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Yilmaz Güney


“Those who sing revolutionary songs when everything is quiet prefer to hide behind doors when things get difficult.”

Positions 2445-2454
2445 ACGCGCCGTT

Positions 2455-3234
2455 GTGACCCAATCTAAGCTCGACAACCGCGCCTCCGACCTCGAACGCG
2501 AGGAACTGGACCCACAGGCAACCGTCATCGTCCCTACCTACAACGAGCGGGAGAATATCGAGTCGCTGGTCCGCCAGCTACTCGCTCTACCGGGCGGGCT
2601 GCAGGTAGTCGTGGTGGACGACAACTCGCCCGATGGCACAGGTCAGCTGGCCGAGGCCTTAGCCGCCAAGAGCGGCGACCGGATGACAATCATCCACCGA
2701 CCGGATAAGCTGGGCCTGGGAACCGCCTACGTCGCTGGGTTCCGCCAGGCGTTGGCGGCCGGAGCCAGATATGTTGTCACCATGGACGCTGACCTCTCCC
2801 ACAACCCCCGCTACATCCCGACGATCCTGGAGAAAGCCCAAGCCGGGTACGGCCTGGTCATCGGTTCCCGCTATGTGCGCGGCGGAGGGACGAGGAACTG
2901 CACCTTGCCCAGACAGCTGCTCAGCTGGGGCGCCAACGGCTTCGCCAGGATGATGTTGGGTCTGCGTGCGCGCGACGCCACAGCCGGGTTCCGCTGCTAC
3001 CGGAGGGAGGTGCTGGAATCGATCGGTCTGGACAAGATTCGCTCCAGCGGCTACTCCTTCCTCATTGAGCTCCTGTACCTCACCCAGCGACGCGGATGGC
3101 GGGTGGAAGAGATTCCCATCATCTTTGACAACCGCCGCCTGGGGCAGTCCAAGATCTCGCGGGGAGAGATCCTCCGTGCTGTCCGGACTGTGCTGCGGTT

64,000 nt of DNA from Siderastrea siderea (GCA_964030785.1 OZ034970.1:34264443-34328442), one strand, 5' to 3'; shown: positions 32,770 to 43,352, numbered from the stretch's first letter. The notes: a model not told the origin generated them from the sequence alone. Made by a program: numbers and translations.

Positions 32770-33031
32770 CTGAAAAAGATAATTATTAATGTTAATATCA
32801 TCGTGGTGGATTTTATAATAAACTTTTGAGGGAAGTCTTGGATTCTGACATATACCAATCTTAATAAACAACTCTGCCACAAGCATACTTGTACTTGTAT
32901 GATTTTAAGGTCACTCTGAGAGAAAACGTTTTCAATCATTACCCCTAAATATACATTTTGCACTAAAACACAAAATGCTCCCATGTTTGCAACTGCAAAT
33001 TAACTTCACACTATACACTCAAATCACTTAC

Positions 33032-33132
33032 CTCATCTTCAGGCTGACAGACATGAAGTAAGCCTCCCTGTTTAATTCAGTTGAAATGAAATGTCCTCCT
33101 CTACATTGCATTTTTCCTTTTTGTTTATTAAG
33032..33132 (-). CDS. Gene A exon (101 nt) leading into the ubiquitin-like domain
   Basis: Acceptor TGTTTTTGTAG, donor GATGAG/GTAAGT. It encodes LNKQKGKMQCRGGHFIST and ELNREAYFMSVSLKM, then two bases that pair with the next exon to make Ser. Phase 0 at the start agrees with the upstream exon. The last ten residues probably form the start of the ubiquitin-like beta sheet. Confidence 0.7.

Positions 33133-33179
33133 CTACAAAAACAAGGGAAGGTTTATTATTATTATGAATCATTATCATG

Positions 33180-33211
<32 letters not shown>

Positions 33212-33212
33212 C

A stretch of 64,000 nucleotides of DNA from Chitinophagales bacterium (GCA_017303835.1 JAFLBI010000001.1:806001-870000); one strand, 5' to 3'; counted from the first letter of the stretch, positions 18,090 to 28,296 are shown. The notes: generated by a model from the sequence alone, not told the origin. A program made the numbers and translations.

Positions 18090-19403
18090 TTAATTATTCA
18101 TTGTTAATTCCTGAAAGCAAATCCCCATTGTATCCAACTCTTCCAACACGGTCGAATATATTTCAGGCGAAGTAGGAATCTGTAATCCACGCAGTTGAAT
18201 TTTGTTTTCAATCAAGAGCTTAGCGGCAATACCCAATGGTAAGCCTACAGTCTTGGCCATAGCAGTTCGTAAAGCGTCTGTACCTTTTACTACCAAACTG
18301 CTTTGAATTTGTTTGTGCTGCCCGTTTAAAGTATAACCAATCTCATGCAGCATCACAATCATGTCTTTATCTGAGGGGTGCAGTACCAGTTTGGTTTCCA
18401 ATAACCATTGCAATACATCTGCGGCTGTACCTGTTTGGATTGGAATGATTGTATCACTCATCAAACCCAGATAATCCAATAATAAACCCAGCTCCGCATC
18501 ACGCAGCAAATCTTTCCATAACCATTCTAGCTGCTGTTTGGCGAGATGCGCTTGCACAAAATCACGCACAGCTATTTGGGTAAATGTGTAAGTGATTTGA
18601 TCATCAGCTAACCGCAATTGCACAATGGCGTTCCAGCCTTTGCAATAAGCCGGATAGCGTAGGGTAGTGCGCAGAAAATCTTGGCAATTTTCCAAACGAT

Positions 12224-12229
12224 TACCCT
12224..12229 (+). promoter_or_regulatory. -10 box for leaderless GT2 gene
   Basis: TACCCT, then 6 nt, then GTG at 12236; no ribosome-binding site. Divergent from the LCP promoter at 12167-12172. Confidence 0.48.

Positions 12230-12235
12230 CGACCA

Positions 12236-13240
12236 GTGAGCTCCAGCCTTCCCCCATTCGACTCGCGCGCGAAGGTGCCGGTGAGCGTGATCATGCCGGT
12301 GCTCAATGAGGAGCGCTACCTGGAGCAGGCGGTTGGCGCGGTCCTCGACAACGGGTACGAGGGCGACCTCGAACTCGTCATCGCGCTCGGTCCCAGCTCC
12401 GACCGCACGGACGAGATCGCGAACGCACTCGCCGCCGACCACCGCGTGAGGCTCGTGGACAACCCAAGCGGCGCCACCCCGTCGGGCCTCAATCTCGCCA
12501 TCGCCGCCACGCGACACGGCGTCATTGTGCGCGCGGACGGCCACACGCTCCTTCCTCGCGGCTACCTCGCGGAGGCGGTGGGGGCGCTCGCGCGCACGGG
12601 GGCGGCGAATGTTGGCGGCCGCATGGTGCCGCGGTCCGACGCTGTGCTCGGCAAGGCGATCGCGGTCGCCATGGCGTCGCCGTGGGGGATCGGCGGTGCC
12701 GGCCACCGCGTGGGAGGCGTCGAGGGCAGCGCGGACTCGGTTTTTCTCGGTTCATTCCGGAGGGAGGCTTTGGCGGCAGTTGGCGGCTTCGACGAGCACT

Güney and his work were almost entirely unknown outside of his homeland Turkey until his 1981 escape from imprisonment in Turkey and his “discovery” the following year at the Cannes Film Festival for his autobiographical screenplay for Yol (1982), the festival’s grand prize winner. Born in 1937 in a village near the southern city of Adana, Güney studied law and economics at the universities in Ankara and Istanbul, but by the age of 21 he found himself actively involved in filmmaking. As Yesilcam, the Turkish studio system, grew in strength, a handful of directors, including Atif Yilmaz, began to use the cinema as a means of addressing the problems of the people. Only state-sanctioned melodramas, war films and play adaptations had previously played in Turkish theaters, but these new filmmakers began to fill the screens with more artistic, personal and relevant pictures of Turkish life. The most popular name to emerge from the Young Turkish Cinema was that of Yilmaz Güney. Güney was a… read more


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